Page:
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Showing: 1-10 results of 150

It was Madame who first entered the box, and Madame was bright with youthful bloom, bright with jewels, and, moreover, a beauty. She was a little creature, with childishly large eyes, a low, white forehead, reddish-brown hair, and Greek nose and mouth. "Clearly," remarked the old lady in the box opposite, "not a Frenchwoman. Her youth is too girlish, and she has too petulant an air of indifference." This old lady in the box opposite was that... more...

A Beautiful Alien I. On the deck of an ocean steamer, homeward bound from Europe, a man and girl were walking to and fro. Their long march of monotonous regularity had lasted perhaps an hour, and they had become objects of special attention to the people scattered about. A man, who was taking his afternoon exercise alone, and who had accidentally fallen into line directly behind this couple, kept that position purposely, turning as they... more...

The colonel entered his sister's room abruptly, sat down on her bed, and scattered a drawerful of fluffy things laid out for packing. "You don't seem to think about my side of the matter," he said gloomily. "What am I to do here all alone, for Heaven's sake?" "That is so like a man," she murmured, one arm in a trunk. "Let me see: party-boots, the children's arctics, Dick's sweater—did you think I could live here forever, Cal?" "Then you... more...

A FATHER INVITES DISASTER Pauline Gardiner joined us on the day that we, the Second Reader class, moved from the basement to the top story of the old Central Public School. Her mother brought her and, leaving, looked round at us, meeting for an instant each pair of curious eyes with friendly appeal. We knew well the enchanted house where she lived—stately, retreated far into large grounds in Jefferson Street; a high brick wall all round,... more...

I February, 1918. I am sick of my life—The war has robbed it of all that a young man can find of joy. I look at my mutilated face before I replace the black patch over the left eye, and I realize that, with my crooked shoulder, and the leg gone from the right knee downwards, that no woman can feel emotion for me again in this world. So be it—I must be a philosopher. Mercifully I have no near relations—Mercifully I am still very rich,... more...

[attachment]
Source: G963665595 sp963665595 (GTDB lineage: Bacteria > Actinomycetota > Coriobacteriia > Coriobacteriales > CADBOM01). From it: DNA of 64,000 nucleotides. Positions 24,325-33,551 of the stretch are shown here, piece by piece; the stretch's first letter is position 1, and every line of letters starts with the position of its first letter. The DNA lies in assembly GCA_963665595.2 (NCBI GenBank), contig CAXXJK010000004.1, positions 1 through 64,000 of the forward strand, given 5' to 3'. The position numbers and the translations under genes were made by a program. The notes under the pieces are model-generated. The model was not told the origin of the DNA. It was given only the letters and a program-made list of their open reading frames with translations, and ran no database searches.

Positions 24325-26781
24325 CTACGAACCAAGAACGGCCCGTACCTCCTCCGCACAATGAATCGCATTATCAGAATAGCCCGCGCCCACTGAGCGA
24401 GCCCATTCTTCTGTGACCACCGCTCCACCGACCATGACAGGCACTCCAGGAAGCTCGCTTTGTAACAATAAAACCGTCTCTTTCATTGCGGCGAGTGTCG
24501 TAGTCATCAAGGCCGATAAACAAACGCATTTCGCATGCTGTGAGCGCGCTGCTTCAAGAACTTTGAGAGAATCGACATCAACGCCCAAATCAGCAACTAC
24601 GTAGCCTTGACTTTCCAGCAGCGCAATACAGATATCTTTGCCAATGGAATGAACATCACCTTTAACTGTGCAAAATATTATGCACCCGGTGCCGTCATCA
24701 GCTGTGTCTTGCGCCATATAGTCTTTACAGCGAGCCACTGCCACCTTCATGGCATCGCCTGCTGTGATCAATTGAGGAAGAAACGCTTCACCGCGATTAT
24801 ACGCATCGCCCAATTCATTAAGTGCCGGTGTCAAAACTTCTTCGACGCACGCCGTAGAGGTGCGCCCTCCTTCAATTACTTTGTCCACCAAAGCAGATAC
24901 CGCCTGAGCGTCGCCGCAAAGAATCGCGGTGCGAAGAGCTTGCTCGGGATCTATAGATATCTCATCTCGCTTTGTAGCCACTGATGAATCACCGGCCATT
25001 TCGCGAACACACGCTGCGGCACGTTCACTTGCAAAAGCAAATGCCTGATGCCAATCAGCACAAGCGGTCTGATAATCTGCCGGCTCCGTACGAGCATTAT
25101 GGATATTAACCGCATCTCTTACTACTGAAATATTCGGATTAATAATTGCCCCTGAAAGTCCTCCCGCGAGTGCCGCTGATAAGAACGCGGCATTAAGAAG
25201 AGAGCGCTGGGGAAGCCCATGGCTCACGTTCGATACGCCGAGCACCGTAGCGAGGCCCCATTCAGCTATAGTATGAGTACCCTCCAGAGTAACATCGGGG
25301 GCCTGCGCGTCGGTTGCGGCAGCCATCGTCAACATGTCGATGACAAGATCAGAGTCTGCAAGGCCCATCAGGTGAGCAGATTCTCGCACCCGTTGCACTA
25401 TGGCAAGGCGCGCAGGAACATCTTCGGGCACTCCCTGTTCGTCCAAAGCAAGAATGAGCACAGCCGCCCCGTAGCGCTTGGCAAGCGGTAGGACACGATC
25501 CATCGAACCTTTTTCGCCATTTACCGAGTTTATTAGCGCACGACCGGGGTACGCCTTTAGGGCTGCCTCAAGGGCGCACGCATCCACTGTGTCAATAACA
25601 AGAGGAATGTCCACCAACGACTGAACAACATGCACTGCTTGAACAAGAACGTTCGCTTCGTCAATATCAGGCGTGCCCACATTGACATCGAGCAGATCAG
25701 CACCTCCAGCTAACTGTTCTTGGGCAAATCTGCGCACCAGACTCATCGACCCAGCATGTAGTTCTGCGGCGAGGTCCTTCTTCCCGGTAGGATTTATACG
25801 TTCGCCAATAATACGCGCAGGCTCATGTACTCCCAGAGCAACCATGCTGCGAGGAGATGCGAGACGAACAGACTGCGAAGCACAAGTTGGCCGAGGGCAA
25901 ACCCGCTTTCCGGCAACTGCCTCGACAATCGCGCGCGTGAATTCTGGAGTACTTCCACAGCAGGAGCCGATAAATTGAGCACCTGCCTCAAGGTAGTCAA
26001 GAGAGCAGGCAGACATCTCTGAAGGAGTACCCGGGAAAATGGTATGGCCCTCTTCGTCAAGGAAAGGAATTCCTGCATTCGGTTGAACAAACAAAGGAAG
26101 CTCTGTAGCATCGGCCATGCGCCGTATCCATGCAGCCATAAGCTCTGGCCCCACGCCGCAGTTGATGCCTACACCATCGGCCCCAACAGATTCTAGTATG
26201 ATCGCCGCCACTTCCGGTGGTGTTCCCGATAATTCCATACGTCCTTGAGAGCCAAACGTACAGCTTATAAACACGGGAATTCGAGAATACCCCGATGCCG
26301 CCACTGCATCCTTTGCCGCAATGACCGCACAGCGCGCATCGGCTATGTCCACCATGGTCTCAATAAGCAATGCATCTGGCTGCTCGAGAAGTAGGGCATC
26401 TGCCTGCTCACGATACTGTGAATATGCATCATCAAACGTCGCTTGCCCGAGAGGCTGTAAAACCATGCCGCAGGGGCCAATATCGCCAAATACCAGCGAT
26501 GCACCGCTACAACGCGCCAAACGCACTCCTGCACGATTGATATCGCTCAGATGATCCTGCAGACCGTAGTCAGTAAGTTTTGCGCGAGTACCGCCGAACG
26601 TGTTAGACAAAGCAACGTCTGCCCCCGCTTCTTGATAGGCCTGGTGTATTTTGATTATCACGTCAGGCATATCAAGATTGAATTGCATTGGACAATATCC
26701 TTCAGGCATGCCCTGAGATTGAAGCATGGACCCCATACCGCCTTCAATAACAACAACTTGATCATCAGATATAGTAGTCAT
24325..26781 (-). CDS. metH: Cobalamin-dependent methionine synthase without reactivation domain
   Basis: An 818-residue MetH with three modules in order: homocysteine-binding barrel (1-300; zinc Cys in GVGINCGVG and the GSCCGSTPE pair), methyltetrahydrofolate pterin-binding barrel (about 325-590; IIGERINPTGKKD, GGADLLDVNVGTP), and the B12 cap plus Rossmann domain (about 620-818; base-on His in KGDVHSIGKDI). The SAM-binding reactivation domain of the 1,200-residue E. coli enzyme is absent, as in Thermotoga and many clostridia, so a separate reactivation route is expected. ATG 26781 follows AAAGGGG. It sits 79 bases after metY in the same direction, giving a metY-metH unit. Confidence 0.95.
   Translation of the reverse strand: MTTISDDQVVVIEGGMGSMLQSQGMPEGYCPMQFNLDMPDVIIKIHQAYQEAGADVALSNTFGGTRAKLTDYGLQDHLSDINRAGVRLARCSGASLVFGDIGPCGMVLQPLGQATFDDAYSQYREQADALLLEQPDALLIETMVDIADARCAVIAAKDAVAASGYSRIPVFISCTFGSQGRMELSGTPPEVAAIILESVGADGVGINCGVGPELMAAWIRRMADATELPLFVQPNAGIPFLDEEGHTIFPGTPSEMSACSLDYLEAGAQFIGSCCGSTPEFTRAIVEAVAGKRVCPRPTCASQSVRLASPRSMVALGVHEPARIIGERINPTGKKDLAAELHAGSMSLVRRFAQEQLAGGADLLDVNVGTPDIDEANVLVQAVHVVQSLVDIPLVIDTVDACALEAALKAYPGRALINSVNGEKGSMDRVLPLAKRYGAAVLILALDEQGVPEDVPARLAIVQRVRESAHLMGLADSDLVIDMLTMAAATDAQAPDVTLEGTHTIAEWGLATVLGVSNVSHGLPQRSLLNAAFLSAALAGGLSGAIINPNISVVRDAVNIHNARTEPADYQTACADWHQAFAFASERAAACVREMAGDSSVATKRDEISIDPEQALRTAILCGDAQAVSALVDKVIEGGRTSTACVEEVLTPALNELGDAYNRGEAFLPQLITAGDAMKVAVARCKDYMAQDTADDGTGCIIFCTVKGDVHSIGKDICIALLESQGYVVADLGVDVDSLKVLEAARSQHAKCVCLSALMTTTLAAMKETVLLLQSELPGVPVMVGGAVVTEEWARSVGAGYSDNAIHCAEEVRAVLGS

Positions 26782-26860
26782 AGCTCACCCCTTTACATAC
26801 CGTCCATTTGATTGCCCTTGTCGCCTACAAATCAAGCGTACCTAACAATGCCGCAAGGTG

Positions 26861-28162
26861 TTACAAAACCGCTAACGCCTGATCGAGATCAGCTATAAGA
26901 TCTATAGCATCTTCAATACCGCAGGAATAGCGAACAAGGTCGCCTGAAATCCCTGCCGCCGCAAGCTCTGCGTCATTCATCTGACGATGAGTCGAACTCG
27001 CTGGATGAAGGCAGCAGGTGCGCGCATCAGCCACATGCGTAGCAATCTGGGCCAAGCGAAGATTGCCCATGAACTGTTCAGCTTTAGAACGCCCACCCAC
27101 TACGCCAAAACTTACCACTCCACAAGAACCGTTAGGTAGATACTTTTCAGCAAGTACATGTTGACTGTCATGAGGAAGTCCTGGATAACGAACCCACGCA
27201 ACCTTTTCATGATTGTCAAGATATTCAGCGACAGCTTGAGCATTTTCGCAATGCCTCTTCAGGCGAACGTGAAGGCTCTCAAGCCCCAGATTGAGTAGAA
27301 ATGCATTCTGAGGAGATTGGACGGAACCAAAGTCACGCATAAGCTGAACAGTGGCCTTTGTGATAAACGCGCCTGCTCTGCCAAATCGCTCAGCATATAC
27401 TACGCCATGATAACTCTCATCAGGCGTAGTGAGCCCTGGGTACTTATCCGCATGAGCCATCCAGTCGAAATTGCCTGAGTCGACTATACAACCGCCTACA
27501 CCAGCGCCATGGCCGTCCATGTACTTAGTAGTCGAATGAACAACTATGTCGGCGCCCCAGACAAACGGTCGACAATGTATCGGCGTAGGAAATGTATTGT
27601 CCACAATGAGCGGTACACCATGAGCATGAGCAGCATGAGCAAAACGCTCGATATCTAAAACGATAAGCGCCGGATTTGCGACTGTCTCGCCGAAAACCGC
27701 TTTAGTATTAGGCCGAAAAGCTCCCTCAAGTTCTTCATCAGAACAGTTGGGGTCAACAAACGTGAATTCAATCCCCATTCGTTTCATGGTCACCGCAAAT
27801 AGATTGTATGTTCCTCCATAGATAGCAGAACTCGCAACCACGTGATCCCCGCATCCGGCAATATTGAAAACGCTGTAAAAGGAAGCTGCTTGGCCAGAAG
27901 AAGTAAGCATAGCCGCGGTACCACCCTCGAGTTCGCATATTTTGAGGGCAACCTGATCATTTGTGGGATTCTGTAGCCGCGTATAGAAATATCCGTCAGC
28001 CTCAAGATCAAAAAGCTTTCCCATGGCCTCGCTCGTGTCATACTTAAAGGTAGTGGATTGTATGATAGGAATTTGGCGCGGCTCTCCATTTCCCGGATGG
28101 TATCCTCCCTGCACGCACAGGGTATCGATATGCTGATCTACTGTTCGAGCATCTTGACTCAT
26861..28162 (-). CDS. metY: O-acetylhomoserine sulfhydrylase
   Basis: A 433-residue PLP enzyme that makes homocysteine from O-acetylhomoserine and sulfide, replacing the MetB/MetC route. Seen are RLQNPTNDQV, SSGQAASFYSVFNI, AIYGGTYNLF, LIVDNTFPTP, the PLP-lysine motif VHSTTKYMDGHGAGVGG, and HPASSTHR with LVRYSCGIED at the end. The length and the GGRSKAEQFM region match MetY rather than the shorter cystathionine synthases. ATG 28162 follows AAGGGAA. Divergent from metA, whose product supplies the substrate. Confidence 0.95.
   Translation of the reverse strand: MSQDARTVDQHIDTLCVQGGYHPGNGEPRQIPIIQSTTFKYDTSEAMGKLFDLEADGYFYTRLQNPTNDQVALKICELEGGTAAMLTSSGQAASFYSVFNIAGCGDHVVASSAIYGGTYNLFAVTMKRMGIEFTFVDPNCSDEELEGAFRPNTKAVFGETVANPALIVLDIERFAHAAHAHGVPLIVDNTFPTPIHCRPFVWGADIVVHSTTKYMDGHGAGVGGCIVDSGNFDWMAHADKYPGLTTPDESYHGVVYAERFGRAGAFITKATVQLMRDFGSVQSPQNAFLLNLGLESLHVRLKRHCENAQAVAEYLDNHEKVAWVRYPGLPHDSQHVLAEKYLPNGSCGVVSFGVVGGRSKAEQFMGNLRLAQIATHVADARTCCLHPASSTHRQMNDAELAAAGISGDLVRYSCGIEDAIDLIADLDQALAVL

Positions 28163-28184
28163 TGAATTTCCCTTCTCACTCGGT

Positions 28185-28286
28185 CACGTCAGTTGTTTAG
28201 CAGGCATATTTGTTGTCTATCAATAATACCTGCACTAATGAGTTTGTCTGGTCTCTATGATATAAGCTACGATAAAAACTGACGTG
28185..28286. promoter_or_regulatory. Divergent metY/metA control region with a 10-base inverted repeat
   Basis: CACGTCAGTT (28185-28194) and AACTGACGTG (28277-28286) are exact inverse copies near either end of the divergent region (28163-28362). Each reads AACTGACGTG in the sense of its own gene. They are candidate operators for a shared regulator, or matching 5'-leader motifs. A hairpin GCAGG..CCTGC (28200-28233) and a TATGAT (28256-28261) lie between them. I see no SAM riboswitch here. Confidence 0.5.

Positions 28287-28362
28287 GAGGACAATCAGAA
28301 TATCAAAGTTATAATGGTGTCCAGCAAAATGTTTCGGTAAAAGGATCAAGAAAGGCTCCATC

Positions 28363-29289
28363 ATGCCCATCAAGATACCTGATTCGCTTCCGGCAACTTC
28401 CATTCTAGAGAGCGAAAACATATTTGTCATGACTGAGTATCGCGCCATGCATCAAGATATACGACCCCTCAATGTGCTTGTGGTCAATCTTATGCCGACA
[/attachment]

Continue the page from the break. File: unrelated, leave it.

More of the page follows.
Wanted: A Match-Maker "You understand, Josie, that I wouldn't for a moment wish Constance to marry without being in love, but—" Mrs. Durant hesitated long enough to convey the inference that she was unfeminine enough to place a value on her own words, and then, the pause having led to a change, or, at least, modification of what had almost found utterance, she continued, with a touch of petulance which suggested that the general principle... more...

I. IRENE DE CHATEAUDUN to MME. LA VICOMTESSE DE BRAIMES,Hotel de la Préfecture,GRENOBLE (Isère). PARIS, May 16th, 18—. You are a great prophetess, my dear Valentino. Your predictions are verified. Thanks to my peculiar disposition, I am already in the most deplorably false position that a reasonable mind and romantic heart could ever have contrived. With you, naturally and instinctively, I have always been sincere; indeed... more...

CHAPTER I About thirty years ago Miss Maria Ward, of Huntingdon, with only seven thousand pounds, had the good luck to captivate Sir Thomas Bertram, of Mansfield Park, in the county of Northampton, and to be thereby raised to the rank of a baronet's lady, with all the comforts and consequences of an handsome house and large income. All Huntingdon exclaimed on the greatness of the match, and her uncle, the lawyer, himself, allowed her to be at... more...

TWENTY-TWO I The Probationer's name was really Nella Jane Brown, but she was entered in the training school as N. Jane Brown. However, she meant when she was accepted to be plain Jane Brown. Not, of course, that she could ever be really plain. People on the outside of hospitals have a curious theory about nurses, especially if they are under twenty. They believe that they have been disappointed in love. They never think that they may intend to... more...

CHAPTER I HONEST JOHN More than thirty years ago two atoms of the eternal Energy sped forth from the heart of it which we call God, and incarnated themselves in the human shapes that were destined to hold them for a while, as vases hold perfumes, or goblets wine, or as sparks of everlasting radium inhabit the bowels of the rock. Perhaps these two atoms, or essences, or monads indestructible, did but repeat an adventure, or many, many... more...